Tuesday, May 20, 2008

Forgotten Lands: San Jesus & Nova Hibernia

("Forgotten Lands?" What?)

San Jesús
San Jesús
Population: 48,441 (2002, government database)

Economy: A uniquely dual economy, with a modest import and export trade of information technology and services coexisting with a low-tech, subsistence-style agriculture.

“It is fortunate that the world has forgotten San Jesús,” wrote Margaret Mead in 1954. “If we remembered, we would be unable to face the reality we have constructed.” While it was easy for Mead to romanticize pre-contact indigenous life on San Jesús, however , the largely ignored island nation has actually fared better than many of its neighbors in the Caribbean. A relatively small population, mostly descendents of the slaves who worked a French sugar plantation that operated from 1762 to 1814, lived for decades in an environment of unparalleled natural abundance. “On San Jesús,” according to a florid 1923 article in American Anthropologist, “fruit and gourds rise as if invoked by the farmer’s neat fields, and ocean fish all but throw themselves into the waiting nets of the fishermen.”

There is a strong tradition of schooling and literacy on San Jesús, and the most talented students have often found scholarships to top universities in the United States, Latin America, and Europe. The odd result has been the blossoming of an active software and information technology sector in a country that has virtually no “hard” industrial technology. Indeed, Jesúsiens seem immune to many of the siren calls of modern life; in 2002, for instance, it remained one of only three independent countries with no domestic television broadcasting. Tourism is virtually nonexistent, but the rare returning visitor speaks of beautiful cites with many libraries but no cars, or villages with many farmers but no policemen.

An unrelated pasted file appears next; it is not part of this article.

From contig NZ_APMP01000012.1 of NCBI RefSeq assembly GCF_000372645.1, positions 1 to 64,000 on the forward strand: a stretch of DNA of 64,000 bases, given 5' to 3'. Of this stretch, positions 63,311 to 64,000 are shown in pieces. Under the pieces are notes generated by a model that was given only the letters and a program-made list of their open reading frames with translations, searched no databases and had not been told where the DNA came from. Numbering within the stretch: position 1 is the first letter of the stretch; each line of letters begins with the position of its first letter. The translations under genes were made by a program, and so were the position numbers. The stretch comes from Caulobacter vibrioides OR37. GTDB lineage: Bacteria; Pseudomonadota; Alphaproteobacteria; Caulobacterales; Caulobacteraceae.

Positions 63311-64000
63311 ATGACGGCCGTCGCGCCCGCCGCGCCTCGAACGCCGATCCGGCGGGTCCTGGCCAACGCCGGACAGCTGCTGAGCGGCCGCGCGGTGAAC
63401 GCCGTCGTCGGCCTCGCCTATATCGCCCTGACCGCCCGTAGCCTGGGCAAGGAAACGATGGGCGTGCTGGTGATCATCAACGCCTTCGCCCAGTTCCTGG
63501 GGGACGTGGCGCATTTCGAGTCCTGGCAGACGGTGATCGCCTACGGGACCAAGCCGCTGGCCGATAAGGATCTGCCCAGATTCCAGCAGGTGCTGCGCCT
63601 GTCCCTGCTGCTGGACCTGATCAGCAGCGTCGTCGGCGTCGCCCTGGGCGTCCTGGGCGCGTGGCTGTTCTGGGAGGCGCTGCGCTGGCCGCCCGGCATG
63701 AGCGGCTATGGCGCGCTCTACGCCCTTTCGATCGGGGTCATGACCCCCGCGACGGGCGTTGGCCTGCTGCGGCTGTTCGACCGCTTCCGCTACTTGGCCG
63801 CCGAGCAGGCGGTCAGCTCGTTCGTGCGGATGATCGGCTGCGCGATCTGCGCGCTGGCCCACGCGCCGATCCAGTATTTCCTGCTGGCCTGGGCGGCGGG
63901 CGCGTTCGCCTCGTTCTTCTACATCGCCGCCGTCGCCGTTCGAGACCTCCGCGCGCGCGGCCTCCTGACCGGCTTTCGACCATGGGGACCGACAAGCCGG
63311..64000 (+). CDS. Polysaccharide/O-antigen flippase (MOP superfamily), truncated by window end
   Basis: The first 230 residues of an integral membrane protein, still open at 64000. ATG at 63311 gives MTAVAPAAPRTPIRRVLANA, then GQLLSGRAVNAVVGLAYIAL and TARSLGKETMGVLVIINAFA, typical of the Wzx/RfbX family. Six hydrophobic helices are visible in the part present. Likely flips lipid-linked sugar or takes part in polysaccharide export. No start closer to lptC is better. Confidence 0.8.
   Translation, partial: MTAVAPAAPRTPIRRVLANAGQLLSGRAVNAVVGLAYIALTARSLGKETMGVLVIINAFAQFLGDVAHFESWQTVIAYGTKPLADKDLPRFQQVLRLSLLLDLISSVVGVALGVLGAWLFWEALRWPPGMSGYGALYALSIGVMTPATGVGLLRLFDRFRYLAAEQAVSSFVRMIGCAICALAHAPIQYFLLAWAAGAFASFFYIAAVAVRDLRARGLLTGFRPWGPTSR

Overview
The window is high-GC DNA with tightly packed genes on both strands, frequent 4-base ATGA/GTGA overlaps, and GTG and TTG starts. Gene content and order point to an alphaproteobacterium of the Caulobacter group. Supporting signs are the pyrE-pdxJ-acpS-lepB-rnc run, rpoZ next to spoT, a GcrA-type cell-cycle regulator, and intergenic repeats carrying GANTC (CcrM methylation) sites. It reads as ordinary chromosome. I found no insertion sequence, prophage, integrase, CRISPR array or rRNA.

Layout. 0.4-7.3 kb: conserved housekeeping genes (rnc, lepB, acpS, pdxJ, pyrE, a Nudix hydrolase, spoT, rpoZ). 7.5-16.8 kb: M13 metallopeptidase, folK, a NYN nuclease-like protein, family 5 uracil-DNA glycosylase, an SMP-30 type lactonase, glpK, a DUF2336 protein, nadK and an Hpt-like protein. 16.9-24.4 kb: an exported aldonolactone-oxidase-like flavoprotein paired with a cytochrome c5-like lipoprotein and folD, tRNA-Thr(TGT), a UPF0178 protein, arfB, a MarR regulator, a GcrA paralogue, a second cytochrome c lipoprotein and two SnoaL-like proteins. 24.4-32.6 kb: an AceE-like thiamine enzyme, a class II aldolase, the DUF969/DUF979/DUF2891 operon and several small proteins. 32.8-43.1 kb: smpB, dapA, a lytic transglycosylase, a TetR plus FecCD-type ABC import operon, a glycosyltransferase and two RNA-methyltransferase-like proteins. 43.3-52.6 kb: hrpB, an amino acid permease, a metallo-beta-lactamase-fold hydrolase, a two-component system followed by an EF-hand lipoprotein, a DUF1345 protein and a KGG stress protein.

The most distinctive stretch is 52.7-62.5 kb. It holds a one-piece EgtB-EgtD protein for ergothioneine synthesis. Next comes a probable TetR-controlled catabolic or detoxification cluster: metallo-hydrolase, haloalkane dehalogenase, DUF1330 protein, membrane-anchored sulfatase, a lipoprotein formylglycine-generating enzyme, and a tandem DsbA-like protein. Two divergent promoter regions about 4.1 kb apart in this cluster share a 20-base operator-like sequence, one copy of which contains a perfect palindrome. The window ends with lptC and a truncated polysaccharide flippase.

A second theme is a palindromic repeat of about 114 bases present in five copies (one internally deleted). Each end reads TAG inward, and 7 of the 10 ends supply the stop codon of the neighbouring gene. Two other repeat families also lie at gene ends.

Flag: A white circle on a field of blue. This banner, seldom seen except at regional political summits, apparently represents the island of San Jesús in the blue Caribbean. White is sometimes taken to represent the purity of Christ, from whom the island, predominantly (92%) Catholic, takes its name. More prosaically, a second tradition holds that the newly independent slaves of 1814 had access only to white sailcloth, and indigo dyes with which it could be colored.

Nova Hibernia
Capital: N'koutou (formerly St. Patrick, Karlsburg)
Population: 1,443,000 (2000 estimate)

Economy: Produces cashews, cotton, sugar, citrus, timber, and fish. Imports include machinery and equipment, metals, staple foodstuffs, and textiles. Subsistence agricultural is practiced by a significant portion of the population.

The country of Nova Hibernia came into being in 1882 as the colony of German Central Africa. Like other colonies created by the Treaty of Berlin, German Central Africa contained a heterogeneous population with no common language, culture, or history. The Germans established a headquarters at Karlsberg, but in their 30 years of rule did not manage to extend practical authority past this port city's hinterlands.

Stripped from Germany along with its other colonial possessions after World War I, the colony existed for several years as a League of Nations Mandate. Finally, in 1924, the colony was essentially handed over as a gift to the fledgling Irish Free State. Absorbed in their own lengthy struggle for full independence, the Irish devoted little attention to their "overseas empire." As a result, the Irish administration had an even lighter footstep than had the German.